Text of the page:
|Photo: Mehmet Dilsiz|
Authenticity. I find myself searching for it lately. Seeking it in people. Craving it in my entertainment and personal interactions. Yesterday, I heard myself say that I would rather forgive a person of a million indiscretions than to have that person pretend their mistakes away, and I really would. I like people who dare to be real, even when real is ugly. I don’t like it when people act perfect, when they take pains to appear different than they really are.
This might explain why I’ve always had a problem accepting Paul’s statement in 1 Corinthians 9:22 that he became “all things to all men.” I read that and cringe; what about being your true self, I want to scream. I know that Paul was not suggesting that we be fraudulent or deceitful; he’s obviously speaking of the importance of tailoring one’s message to the audience, of being relevant to the culture you are serving. But the phrasing he uses! Yikes! “Being all things to all people” doesn’t only sound exhausting; it sounds dishonest.
This sentiment doesn’t fit with the Paul that I’ve come to appreciate—the man who is honest about himself and his struggles, who publicly confesses “I do not understand what I do. For what I want to do I do not do, but what I hate I do….For what I do is not the good I want to do; no, the evil I do not want to do—this I keep on doing” (Romans 7:15, 19). That is real. That I can relate to. I’m not all I want to be, either, and I’m increasingly coming to that place where I don’t mind saying so.
I think that we sometimes don’t admit our shortcomings because we fear the condemnation of others. The problem is that when we pretend to be perfect, we become unapproachable. Like when I entered the spotless home of an acquaintance of mine recently. She is close to my age, also a mother of two young children, also very busy with the demands of life. But her house was immaculate. We chatted pleasantly in her entryway for a moment, but I, thinking of the dirty dishes I’d left piled in the sink that morning and the laundry that perpetually lives under my kids’ beds, immediately realized that she and I likely would never be kindred spirits. I’m sure she is a lovely person, but I immediately sensed that we had very different priorities for life, little if any common ground. I wanted to get out of there as fast as I could.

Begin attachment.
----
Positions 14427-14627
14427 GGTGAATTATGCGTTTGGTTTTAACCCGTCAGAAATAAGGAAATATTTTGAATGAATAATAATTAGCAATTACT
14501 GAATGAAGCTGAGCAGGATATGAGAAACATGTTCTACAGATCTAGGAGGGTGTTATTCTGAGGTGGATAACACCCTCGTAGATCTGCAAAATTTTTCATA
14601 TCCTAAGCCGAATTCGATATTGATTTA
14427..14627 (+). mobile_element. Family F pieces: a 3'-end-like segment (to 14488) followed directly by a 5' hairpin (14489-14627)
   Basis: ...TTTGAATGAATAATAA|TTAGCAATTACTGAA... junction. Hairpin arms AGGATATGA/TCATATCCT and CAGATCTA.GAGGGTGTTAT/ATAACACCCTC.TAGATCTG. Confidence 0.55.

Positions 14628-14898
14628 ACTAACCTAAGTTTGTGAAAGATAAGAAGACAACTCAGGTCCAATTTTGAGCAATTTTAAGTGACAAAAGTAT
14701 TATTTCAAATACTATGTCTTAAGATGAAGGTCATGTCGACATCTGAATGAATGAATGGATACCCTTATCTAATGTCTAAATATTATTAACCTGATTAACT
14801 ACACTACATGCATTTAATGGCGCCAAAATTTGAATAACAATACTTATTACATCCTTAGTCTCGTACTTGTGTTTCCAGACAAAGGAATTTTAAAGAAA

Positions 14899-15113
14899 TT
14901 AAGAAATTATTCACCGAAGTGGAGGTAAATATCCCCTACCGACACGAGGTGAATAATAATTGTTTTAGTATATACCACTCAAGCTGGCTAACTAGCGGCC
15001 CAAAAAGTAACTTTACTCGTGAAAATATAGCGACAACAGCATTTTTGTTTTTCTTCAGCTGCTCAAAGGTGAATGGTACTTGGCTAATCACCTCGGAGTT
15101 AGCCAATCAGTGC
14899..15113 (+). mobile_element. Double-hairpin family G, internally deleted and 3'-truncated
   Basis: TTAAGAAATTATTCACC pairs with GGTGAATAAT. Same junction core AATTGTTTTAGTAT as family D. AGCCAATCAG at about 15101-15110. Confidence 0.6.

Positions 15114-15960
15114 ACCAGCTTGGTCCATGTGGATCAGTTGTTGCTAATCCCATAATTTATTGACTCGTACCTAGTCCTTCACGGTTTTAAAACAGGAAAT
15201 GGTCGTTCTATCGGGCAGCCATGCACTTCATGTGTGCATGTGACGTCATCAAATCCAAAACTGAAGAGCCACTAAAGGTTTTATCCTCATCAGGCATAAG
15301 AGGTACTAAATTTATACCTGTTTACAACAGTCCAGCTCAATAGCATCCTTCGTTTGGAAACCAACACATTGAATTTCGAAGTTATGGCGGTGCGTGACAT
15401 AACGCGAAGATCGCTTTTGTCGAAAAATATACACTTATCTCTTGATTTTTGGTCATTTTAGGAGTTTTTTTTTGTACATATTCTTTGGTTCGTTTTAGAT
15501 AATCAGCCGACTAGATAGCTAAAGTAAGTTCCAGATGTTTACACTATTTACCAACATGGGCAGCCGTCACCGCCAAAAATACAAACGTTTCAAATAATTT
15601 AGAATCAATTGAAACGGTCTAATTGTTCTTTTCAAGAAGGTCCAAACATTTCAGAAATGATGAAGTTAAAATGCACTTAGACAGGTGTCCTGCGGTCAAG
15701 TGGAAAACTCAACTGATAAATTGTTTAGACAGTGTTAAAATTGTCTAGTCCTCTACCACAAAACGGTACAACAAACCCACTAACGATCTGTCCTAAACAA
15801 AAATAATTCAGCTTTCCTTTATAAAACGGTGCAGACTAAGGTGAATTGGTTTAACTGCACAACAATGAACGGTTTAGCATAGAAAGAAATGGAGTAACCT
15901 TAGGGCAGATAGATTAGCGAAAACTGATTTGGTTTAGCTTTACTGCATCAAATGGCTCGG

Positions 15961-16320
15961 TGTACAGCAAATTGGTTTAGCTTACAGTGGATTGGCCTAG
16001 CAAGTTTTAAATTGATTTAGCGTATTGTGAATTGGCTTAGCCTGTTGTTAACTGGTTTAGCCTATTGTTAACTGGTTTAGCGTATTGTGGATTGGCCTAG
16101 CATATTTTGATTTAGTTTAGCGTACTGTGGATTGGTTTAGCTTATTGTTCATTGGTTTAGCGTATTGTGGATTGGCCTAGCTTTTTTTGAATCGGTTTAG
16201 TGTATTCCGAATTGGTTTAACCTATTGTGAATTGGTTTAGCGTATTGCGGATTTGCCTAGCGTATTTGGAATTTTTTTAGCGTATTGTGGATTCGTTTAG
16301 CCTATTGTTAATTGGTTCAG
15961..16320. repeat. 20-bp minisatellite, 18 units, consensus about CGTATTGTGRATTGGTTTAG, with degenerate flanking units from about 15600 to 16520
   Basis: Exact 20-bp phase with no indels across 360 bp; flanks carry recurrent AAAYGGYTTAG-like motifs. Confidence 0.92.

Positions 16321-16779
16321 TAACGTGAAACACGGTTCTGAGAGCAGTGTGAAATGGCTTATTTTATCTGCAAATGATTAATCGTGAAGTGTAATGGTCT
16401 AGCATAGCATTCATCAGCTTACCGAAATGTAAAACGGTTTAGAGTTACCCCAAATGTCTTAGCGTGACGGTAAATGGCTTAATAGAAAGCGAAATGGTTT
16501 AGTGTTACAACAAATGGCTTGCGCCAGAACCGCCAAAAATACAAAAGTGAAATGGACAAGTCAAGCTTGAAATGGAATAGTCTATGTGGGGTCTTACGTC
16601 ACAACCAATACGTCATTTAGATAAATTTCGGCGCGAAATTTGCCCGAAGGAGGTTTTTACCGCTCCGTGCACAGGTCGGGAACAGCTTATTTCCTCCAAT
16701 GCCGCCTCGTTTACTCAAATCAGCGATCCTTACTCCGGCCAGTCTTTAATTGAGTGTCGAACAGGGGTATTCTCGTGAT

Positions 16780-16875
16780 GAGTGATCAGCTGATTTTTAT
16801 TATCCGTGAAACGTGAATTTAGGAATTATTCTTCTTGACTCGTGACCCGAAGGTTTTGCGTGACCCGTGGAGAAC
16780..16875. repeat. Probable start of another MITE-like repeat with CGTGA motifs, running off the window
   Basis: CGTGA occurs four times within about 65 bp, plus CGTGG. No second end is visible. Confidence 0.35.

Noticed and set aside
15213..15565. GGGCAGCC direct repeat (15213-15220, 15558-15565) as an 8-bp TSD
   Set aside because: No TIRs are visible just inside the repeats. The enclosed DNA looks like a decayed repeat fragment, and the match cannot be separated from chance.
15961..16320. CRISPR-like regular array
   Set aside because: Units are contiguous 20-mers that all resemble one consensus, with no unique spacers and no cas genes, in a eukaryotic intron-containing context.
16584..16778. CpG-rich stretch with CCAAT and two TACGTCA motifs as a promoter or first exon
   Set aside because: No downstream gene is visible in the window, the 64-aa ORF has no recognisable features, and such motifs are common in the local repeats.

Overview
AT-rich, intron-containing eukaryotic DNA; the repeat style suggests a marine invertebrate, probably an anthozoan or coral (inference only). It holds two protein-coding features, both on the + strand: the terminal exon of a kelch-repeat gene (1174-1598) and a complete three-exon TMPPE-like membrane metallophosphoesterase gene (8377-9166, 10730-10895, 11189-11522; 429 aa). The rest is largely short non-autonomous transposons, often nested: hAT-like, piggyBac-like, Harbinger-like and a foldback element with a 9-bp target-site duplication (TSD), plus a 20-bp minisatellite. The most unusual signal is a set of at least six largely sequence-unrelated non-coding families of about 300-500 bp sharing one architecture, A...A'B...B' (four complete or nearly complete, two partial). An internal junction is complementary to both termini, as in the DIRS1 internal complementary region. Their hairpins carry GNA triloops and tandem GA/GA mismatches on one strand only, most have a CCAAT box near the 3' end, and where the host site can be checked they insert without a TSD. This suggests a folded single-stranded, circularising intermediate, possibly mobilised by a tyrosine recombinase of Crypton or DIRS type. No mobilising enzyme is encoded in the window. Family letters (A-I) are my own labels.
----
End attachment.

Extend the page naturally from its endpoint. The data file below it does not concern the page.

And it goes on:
I wonder if that is a little too like how unchurched people look at us Christians sometimes. We’re so shined up—Jesus might way “whitewashed”—that others feel inadequate and want to run away. How can we tell hurting friends to trust in God in the tough times if we appear to have no rough times ourselves? How can we tell them to lay their cares at His feet if we ourselves seem to have no cares? How can we make them appreciate the brokenness that Christ allowed Himself to enter into if we pretend that we are never broken?
When Paul said that he was all things to all people, he wasn’t saying that we need to be perfect, to be admired by all people, to be the answer to everyone’s problems. Rather, I hear him saying that we need to realize that we are no different from anyone else. Far from encouraging us to be dishonest in our approach, Paul actually says that we can relate to all people if we are open about our struggles and shortcomings; we all have them! God, help me to remove pretense from my repertoire and to be real even when it’s embarrassing and uncomfortable. Amen.
Crystal D. Holloway is editor of the Canadian Union Messenger. This article originally appeared in the (March 2007) issue of the Messenger and is reprinted with permission. All rights reserved © 2016 AnswersForMe.org. Click here for content usage information.
Read more at the source: Keeping It Real
Article excerpt posted on en.intercer.net from Spiritual applications.